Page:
& TODD VACHON” alt=”” />
According to a new report, The Clean Energy Future: Protecting the Climate, Creating Jobs, and Saving Money, the United States can reduce greenhouse gas (GHG) emissions 80 percent by 2050 — while adding half-a-million jobs and saving Americans billions of dollars on their electrical, heating, and transportation costs. A follow-on study later this year will spell out what this means for Connecticut, but the national report makes clear that our state can meet its climate protection goals while actually increasing jobs and saving money.
The Clean Energy Future report refutes the claim that meeting the Intergovernmental Panel on Climate Change’s (IPCC) targets for reducing GHG emissions will cause economic devastation. Indeed, not only can these targets be met, but meeting them will create jobs and save money. This report, prepared by the Labor Network for Sustainability (LNS) and 350.org, with research led by the respected economist Frank Ackerman of Synapse Energy Economics, lays out an aggressive national strategy for energy efficiency and renewable energy that will:
• Transform the electric system by cutting coal-fired power in half by 2030 and eliminating it by 2050; building no new nuclear plants; and reducing the use of natural gas far below business-as-usual levels.
• Reduce greenhouse gas emissions 86 percent below 1990 levels by 2050 in the sectors analyzed — electricity generation, cars and light trucks, space heating and
water heating, fossil fuel supply, and waste management — which together account for three-quarters of GHG emissions in the US.
• Save money — the cost of electricity, heating, and transportation under this plan is $78 billion less than current projections from now through 2050.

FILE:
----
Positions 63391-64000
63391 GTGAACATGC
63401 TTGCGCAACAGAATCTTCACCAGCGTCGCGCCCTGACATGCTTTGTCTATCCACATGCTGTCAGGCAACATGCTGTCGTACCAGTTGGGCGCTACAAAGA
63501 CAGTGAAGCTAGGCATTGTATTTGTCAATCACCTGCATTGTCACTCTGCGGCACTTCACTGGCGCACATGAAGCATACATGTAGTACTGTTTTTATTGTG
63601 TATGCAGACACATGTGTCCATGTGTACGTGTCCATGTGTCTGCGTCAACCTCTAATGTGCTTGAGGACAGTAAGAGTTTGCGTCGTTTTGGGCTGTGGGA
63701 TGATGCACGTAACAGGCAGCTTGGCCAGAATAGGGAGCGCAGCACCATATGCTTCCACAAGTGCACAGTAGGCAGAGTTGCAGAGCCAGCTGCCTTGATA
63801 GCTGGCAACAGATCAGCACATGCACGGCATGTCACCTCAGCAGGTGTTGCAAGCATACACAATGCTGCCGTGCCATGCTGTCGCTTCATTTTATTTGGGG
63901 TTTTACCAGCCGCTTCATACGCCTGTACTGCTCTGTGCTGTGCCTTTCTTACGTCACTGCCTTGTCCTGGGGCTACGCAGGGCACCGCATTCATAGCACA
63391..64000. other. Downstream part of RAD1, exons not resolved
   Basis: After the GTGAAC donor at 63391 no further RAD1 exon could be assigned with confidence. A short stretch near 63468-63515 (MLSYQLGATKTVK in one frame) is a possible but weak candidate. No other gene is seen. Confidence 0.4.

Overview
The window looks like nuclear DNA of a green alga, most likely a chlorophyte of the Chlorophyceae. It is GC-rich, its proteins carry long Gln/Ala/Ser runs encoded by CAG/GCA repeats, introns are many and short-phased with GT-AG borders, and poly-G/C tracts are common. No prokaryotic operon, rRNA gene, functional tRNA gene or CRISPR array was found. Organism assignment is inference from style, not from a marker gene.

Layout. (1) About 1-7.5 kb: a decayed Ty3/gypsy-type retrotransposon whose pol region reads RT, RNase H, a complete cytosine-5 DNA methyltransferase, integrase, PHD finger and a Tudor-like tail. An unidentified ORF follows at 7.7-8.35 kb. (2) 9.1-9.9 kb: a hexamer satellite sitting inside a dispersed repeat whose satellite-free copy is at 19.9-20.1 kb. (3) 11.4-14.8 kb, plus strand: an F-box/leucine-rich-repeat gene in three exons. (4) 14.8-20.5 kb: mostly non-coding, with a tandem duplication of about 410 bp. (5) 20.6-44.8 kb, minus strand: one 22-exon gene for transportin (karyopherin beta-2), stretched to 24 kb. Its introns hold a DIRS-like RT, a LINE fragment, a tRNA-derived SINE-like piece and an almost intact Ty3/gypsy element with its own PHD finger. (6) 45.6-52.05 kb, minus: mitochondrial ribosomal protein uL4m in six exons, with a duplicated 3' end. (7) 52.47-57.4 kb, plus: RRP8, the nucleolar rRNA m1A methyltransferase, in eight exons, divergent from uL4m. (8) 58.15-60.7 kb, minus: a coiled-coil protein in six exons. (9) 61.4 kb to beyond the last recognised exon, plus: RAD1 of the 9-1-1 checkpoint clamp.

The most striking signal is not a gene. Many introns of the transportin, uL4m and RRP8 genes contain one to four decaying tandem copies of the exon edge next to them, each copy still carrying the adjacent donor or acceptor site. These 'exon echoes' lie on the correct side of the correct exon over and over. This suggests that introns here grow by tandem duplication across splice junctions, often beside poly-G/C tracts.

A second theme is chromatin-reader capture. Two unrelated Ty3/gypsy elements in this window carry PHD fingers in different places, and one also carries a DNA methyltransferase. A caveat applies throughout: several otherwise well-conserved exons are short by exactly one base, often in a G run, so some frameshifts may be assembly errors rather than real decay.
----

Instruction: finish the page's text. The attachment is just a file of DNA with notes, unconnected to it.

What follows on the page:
• Create new jobs — more than 500,000 per year over business-as-usual projections through 2050.
Connecticut should start moving now to gain its share of the benefits of the Clean Energy Future. That means prioritizing investments in efficiency and in-state solar, wind and fuel cell energy ahead of major investments in regional natural gas infrastructure. It means expanding public transit and electric vehicle use instead of spending billions widening highways. It means encouraging the manufacture of fuel cells, electric transportation equipment, and other products needed for the clean energy future.
Connecticut’s new Governor’s Council on Climate Change (GC3) is hard at work developing a new climate change action plan for the state. The Clean Energy Future report should encourage the GC3 to move forward boldly with an aggressive plan.
That plan should not only realize the state’s official climate protection goal of reducing GHGs 80 percent below 2001 levels by 2050, but it should also prioritize creating good, stable jobs in a growing climate protection sector in Connecticut: manufacturing jobs, jobs for those who have been marginalized in the current labor market, and jobs for skilled union workers in the construction trades. In this way, we can provide a just transition for those displaced from fossil fuel jobs, protecting the livelihoods and union rights of all workers.
Americans have often been told that saving the climate will reduce employment and cost a fortune — and we’ve heard the same arguments from the Connecticut Business and Industry Association and opponents of climate protection right here in Connecticut. Now we know that the opposite is true—that climate protection will create jobs and reduce our electricity and transportation costs. We eagerly await the forthcoming report on how to realize these benefits in Connecticut.
Jeremy Brecher is a co-founder of the Labor Network for Sustainability and on the steering committee of the CT Roundtable on Climate and Jobs. Todd Vachon is the first president of UAW Local 6950 which represents 2,100 Graduate Teaching and Research Assistants at the University of Connecticut.
DISCLAIMER: The views, opinions, positions, or strategies expressed by the author are theirs alone, and do not necessarily reflect the views, opinions, or positions of CTNewsJunkie.com.